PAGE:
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J Pediatr Hematol Oncol. 2016 Jan;38(1):27-31. doi: 10.1097/MPH.0000000000000444.

Iron Overload in Survivors of Childhood Cancer.

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Departments of *Pediatrics, Division of Hematology/Oncology §Pediatrics, Division of Blood and Marrow Transplantation, University of Minnesota †Children's Hospitals and Clinics of Minnesota, Minneapolis, MN ‡Division of Cancer Survivorship, St Jude Children's Research Hospital, Memphis, TN.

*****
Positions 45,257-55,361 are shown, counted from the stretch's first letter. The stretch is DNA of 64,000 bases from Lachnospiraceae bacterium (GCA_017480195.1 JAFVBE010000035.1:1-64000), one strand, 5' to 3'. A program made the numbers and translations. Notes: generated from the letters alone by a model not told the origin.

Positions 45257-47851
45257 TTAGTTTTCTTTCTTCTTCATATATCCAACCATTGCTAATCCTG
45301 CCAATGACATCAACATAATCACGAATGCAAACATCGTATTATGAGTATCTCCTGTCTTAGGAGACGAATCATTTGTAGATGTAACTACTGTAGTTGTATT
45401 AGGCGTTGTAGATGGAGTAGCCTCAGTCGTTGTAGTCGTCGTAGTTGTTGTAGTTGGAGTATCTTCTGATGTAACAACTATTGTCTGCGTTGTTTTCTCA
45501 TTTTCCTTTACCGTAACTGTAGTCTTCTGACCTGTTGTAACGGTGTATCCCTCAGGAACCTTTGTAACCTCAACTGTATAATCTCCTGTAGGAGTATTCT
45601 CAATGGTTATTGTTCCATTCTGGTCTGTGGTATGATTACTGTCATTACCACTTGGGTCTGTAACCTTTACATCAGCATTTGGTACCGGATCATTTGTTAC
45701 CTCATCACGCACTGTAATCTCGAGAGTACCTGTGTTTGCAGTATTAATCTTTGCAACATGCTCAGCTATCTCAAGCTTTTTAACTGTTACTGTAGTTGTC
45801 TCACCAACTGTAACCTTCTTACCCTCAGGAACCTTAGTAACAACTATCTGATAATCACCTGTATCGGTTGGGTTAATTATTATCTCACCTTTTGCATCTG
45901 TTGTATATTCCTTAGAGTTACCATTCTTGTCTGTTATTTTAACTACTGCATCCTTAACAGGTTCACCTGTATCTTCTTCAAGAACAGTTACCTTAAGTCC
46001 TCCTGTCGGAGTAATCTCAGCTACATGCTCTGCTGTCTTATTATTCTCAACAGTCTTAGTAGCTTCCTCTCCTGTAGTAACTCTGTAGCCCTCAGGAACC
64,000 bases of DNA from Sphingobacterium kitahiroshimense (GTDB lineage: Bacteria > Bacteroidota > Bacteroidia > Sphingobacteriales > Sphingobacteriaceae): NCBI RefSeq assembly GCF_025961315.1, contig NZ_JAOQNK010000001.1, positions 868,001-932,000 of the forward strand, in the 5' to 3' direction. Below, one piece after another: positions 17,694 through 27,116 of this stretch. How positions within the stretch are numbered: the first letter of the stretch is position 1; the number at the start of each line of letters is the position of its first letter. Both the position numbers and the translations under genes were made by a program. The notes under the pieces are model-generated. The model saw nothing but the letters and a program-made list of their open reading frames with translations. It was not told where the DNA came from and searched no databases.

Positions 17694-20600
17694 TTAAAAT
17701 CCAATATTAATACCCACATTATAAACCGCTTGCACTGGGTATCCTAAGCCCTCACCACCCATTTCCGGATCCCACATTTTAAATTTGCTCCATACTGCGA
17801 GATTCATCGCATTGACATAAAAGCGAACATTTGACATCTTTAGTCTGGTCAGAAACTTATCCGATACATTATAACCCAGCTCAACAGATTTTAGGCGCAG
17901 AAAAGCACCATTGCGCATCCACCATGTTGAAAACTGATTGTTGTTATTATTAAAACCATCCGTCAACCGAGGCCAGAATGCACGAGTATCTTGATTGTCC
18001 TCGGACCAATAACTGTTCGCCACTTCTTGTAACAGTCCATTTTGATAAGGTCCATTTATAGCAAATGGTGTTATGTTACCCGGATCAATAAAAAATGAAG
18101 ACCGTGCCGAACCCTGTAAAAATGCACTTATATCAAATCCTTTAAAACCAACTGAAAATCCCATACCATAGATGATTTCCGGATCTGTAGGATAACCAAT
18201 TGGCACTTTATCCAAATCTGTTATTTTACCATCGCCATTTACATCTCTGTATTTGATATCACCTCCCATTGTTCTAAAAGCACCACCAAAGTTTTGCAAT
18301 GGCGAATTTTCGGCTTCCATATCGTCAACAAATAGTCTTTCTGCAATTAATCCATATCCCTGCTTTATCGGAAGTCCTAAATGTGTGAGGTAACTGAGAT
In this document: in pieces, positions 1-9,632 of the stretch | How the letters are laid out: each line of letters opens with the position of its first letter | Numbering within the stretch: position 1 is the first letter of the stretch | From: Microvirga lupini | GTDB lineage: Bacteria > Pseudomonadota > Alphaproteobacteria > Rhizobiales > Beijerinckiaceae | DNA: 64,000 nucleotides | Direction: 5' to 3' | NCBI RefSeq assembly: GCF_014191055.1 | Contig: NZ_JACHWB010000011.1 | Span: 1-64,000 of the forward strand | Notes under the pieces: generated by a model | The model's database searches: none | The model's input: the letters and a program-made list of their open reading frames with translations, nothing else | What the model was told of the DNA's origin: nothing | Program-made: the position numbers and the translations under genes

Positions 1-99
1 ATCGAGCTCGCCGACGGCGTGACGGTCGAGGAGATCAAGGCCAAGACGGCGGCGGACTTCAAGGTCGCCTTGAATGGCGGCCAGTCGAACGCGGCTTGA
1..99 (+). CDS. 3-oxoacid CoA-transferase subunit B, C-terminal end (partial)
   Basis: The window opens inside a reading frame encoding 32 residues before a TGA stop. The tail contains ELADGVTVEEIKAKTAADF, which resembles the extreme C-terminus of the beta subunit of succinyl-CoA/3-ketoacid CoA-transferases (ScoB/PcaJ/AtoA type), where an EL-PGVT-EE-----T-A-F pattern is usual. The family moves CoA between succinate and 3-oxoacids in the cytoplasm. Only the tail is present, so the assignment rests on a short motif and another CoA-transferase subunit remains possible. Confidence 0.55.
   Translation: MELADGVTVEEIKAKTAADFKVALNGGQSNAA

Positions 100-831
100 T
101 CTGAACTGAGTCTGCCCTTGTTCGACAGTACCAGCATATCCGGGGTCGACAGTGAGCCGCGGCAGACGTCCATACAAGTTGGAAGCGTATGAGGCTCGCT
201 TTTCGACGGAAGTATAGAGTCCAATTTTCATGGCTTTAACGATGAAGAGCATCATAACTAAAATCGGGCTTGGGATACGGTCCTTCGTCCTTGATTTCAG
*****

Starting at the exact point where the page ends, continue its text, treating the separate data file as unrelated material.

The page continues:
Iron overload is a significant cause of morbidity and mortality for patients who require frequent transfusions. We completed a prospective, cross-sectional study to evaluate the prevalence of iron overload in previously transfused childhood cancer survivors. Survivors recruited from the University of Minnesota Long-Term Follow-Up Clinic were stratified into 3 groups: oncology patients not treated with hematopoietic stem cell transplantation (HSCT) (n=27), patients treated with allogeneic HSCT (n=27), and patients treated with autologous HSCT (n=9). Serum ferritin was collected and hepatic magnetic resonance imaging (FerriScan) was obtained for those with iron overload (defined as ferritin ≥1000 ng/mL). The prevalence of iron overload in subjects with a history of allogeneic HSCT was 25.9% (95% CI, 9.4%-42.5%) compared with only 3.7% (95% CI, 0%-10.8%) in subjects treated without HSCT and 0% in subjects treated with autologous HSCT. No association was found between serum ferritin levels and the presence of cardiac, liver, or endocrine dysfunction. The prevalence of iron overload in subjects who received no HSCT or autologous HSCT is low in our study. A higher prevalence was found in patients receiving allogeneic HSCT, reiterating the importance of screening these patients for iron overload in accordance with the current Children's Oncology Group Long Term Follow-Up Guidelines.

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